We teach our children multiple things throughout their lives, but one thing we often look over is teaching them the skill of how to manage and save money. According to a 2015 evaluation conducted by the Program for International Student Assessment (PISA), approximately one out of five 15-year-olds in the U.S. doesn’t meet the baseline for financial literacy, meaning they lack a basic understanding of bank accounts, credit and debit cards, and loans. Only 10% understand complex financial issues such as taxes. You may not like to talk about the subject of money to your children, but it is of utmost importance that they engage in money management from a young age so that they are more aware of financial aspects in their future. If there is an opportunity for a lesson to be learned about money management, take it and teach it. It is important to set a directed path for your children, starting as young as pre-k. Finances may not be the most fun to discuss with your children, but you can make it fun! Find games that helps them organize money and coins, or gift them a piggy bank so they are aware that saving is a key component in money management. It can be as simple as playing Hasbro’s The Game of Life with them, which teaches the value of money, creates awareness around taking out loans and saving for the retirement you desire. As they grow, you may increase your vocabulary and start to stress how they may save. It is never too late to set a good example and teach your children how to be financially responsible.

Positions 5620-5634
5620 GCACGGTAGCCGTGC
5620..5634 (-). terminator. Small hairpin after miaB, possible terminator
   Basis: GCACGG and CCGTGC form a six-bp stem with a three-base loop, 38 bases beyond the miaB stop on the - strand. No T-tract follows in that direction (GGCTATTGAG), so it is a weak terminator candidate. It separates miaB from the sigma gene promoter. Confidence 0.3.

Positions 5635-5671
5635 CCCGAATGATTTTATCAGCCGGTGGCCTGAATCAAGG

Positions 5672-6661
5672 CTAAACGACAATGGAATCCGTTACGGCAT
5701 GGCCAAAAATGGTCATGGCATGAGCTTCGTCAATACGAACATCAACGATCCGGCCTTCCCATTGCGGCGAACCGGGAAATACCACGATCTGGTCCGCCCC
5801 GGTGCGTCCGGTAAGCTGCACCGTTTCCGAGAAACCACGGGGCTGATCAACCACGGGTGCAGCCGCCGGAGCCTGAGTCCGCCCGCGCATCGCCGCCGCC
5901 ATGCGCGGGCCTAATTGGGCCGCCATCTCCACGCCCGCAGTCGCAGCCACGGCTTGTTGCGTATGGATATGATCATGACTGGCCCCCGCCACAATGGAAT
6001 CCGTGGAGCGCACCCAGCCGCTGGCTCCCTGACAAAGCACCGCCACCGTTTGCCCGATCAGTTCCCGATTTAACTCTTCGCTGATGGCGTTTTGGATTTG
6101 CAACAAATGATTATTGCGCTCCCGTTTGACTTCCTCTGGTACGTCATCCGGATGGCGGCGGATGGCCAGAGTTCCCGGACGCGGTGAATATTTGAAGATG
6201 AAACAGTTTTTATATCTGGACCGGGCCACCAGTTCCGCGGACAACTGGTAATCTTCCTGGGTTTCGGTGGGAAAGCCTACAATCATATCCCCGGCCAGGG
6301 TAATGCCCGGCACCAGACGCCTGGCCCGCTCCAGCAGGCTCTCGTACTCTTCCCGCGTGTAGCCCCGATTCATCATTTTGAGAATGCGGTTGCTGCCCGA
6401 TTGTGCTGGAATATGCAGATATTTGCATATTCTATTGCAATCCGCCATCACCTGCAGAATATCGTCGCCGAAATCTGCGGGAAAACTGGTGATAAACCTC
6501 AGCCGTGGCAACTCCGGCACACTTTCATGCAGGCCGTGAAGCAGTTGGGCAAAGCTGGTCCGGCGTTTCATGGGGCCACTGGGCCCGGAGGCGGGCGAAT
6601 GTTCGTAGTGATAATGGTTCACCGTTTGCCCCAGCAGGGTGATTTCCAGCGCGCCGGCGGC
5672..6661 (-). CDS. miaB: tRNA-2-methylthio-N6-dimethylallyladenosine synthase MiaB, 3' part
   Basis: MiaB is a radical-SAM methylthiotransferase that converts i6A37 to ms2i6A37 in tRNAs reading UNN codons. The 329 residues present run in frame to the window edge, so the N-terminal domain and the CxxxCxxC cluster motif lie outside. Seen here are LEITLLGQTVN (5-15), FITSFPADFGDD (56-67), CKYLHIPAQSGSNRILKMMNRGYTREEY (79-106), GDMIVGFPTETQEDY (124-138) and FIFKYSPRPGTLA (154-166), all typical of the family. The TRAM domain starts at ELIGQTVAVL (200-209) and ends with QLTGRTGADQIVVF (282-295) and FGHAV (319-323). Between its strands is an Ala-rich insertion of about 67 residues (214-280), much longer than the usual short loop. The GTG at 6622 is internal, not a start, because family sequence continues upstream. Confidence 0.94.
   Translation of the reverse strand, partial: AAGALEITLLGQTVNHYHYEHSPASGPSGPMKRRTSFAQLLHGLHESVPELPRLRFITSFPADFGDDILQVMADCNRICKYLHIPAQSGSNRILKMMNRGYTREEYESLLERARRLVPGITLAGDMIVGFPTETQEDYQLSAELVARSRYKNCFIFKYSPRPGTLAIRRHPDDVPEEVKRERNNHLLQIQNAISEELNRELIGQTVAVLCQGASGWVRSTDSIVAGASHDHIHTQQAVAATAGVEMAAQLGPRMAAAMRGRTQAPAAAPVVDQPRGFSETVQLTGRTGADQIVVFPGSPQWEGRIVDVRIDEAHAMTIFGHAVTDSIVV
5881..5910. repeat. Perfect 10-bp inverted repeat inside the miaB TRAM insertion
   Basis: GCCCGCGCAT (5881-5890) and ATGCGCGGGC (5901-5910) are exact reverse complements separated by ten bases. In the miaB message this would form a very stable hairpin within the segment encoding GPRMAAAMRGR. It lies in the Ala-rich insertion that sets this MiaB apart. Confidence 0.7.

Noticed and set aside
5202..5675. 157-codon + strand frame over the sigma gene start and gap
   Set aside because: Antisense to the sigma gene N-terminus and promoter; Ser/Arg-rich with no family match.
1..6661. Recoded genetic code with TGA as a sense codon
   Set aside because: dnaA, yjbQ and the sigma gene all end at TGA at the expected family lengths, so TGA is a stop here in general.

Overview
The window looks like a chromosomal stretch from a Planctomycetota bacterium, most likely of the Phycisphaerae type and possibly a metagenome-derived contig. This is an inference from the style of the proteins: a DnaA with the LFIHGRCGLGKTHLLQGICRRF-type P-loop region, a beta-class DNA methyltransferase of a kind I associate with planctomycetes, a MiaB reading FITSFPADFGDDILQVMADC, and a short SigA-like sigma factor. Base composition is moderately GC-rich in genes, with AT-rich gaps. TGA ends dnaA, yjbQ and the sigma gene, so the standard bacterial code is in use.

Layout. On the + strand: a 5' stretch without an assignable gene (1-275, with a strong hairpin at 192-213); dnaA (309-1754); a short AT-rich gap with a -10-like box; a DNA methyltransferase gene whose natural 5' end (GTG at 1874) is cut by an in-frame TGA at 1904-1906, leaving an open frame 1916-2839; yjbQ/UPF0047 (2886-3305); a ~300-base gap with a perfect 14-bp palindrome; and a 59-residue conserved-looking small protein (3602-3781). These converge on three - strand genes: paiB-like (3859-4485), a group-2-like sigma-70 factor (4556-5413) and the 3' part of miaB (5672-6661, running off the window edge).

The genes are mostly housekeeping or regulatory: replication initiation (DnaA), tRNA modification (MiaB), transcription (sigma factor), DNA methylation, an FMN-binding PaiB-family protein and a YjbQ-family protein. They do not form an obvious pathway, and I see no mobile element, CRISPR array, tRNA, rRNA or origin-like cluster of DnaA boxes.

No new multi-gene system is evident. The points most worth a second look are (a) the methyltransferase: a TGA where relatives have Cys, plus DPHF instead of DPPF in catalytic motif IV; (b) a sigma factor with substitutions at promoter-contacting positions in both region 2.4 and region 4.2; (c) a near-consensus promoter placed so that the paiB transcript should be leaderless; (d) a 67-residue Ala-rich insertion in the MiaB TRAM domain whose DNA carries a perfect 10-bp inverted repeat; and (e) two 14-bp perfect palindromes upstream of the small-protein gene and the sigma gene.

Young children learn from observation, which means that you can teach them the financial skills that they will need in the future at a young age. There are a few strategies that can help you create a financial sound child.
- Opportunities for Lessons
As much as you want to make your child happy, it is important to teach them the value of money. If they run out or want to buy something out of budget, don't just hand over the money. Teach them that money is earned and that if they save then they may acquire what they want. Chores in return for a weekly allowance may be a good way to start showing how money is earned.
- Keep records
Let your children know the importance of saving money and keeping track of their spending and where the money is going. This way they are able to set goals and predict how long it may take to reach them. Re-iterate that saving will greatly benefit their futures.
- Utilize your local bank
Not only is the bank a safe place to keep your money, but it is also a good opportunity to show your children how the system works. Here, you will also have the chance to open a savings account for you children, with the money they accumulated in their savings jars.